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A Night On the Horseshoe Crab Survey

 

by Rebecca Buteau, Hourly Fisheries Technician
Bureau of Marine Fisheries
January 12, 2018

NOTE: This article is one in the series, A Day In the Life Of a Marine Fisheries Hourly.

Horseshoe crabs originated over 450 million years ago (much earlier than dinosaurs!). Although they are called crabs, they are more closely related to spiders and scorpions. There are four living species of horseshoe crabs and the species studied in this survey is the Atlantic Horseshoe Crab (Limulus polyphemus).

Each year, around the new and full moons of May and June, the Bureau of Marine Fisheries conducts a horseshoe crab survey at Fortescue Beach and Gandy's Beach on Delaware Bay (see the Beach Closure Map for beach locations). This survey involves heading out to the beach late at night and counting thousands and thousands of horseshoe crabs into the wee hours of the morning with a head lamp and two 1m x 1m PVC quadrats.

For this survey, we leave the lab sometime between 7:00 p.m. and 10:00 p.m., depending on the tide schedule. We arrive at the lab about 15 minutes early to get all the gear ready to go and in the truck. This includes: PVC quadrats, headlamps, survey instructions, data sheets, and weather protective clothing. We make sure to bring boots or waders because we will be walking along the shore through water that may come up to our knees.

Once we get to Fortescue, we drive to a randomly determined end of the beach to begin the survey. The first step is to gear-up: we don our boots or waders, warm jackets, and headlamps to help us see in the dark. We then begin recording information about the weather (amount of light and cloud cover), wave height, and survey start time. Next, we head onto the beach where we can already see hundreds of horseshoe crabs littering the shoreline.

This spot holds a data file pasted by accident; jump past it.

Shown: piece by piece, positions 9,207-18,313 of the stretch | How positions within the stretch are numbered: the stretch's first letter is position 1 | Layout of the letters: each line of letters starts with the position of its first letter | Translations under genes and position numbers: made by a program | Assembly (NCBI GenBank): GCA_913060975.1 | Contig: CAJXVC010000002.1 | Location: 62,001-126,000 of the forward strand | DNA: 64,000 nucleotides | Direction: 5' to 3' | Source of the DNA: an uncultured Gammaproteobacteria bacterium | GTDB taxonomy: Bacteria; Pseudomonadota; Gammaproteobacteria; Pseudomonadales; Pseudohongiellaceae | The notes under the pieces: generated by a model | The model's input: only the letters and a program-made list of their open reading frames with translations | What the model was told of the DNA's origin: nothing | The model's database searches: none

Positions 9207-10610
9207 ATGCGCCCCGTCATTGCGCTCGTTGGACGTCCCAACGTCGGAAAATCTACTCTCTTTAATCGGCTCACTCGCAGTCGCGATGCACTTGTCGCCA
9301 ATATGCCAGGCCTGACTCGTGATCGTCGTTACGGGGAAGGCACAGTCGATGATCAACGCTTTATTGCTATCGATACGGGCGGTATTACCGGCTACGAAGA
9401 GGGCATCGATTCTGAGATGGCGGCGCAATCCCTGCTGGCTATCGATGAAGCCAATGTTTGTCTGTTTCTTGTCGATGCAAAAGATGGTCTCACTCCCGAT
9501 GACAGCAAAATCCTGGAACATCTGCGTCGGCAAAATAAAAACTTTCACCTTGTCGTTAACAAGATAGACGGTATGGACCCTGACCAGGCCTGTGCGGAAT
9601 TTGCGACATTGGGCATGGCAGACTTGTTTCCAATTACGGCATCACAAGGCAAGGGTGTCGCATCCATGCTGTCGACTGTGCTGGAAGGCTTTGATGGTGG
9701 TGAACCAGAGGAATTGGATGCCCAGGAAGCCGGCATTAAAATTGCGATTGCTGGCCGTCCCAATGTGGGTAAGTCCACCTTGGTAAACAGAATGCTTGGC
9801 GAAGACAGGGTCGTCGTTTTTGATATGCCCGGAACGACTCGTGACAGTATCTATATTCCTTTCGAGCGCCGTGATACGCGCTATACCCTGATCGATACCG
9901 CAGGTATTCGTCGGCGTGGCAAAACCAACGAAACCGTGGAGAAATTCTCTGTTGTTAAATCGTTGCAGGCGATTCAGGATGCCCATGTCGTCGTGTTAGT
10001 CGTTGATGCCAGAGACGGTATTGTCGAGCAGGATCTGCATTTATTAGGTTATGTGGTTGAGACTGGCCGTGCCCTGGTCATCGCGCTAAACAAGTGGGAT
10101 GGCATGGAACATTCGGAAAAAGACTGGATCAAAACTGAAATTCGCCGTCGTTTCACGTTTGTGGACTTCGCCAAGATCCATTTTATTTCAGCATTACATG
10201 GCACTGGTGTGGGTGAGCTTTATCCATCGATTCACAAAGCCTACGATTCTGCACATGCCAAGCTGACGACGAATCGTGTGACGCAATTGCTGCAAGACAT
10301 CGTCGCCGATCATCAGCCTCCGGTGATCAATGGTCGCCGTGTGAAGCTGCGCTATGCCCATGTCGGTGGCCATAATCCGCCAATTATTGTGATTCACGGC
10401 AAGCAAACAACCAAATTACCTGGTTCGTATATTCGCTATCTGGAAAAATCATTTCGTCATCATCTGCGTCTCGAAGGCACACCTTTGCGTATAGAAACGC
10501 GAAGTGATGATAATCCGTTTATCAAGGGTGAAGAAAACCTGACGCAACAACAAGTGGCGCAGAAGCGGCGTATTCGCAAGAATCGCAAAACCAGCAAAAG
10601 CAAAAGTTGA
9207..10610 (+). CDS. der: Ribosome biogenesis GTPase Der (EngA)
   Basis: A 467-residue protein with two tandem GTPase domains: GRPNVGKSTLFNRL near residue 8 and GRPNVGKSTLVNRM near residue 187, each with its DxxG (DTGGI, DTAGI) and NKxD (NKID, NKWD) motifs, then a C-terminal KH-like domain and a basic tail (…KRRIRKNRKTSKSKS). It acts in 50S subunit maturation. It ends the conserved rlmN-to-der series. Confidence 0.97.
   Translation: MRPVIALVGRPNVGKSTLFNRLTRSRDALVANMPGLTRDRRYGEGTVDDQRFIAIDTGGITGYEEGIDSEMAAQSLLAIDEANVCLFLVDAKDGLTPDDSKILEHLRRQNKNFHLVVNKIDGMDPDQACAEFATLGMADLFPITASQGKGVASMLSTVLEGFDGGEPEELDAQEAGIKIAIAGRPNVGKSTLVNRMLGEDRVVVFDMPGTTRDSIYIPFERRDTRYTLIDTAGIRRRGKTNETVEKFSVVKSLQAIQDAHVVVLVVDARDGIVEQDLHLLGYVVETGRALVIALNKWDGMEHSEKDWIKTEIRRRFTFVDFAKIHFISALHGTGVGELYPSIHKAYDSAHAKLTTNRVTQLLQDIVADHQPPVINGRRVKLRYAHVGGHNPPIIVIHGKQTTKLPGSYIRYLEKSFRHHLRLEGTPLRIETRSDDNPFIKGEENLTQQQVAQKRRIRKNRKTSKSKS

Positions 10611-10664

To begin counting we use two randomly determined locations as starting points for each quadrat and lay the quadrats down on the ground and begin counting all the horseshoe crabs that fall within them. We then measure out 15 meters and use the quadrats to count all the horseshoe crabs in that next location. The process is repeated until we reach the opposite end of the beach.

PVC quadrat being used for sampling
PVC quadrat being used for sampling
Click to enlarge
Hourly worker Kristina Romanelli holding a male horseshoe crab
Hourly worker Kristina Romanelli holding a male horseshoe crab
Click to enlarge

Males and females are recorded separately and special note is taken of any tagged horseshoe crabs. Once we finish sampling at Fortescue Beach we then drive to Gandy's Beach to sample. Gandy's Beach has a much smaller survey area, so instead of stopping to count every 15 meters, we use only one quadrat and stop to count the horseshoe crabs within each consecutive quadrat.

The survey is conducted each May and June because that is when spawning activity peaks and thousands of spawning horseshoe crabs fill the shoreline. The survey takes about 5 hours to complete, including travel time. Some days we're done by 12:00 a.m., some days we don't get back to the lab until 3:00 a.m.. Once we get back to the lab we unpack all the gear, gather up the data sheets, and prepare for a dark, sleepy drive home. The survey is conducted twelve times over the course of the two months, unless hindered by weather and flooding.
Tagged female (left) and male (right) horseshoe crab.
Tagged female (left) and male (right) horseshoe crab. Females are usually larger.
Click to enlarge

Horseshoe crabs are an interesting species with 10 eyes, and legs attached at the mouth. It is estimated that a single breeding female lays up to 90,000 eggs in one season. These eggs measure 3-3.7 millimeters (half the size of a grain of rice) in diameter. With the Delaware Bay being the world's largest spawning ground for horseshoe crabs, this survey is very important in determining the population level and dynamics of the species.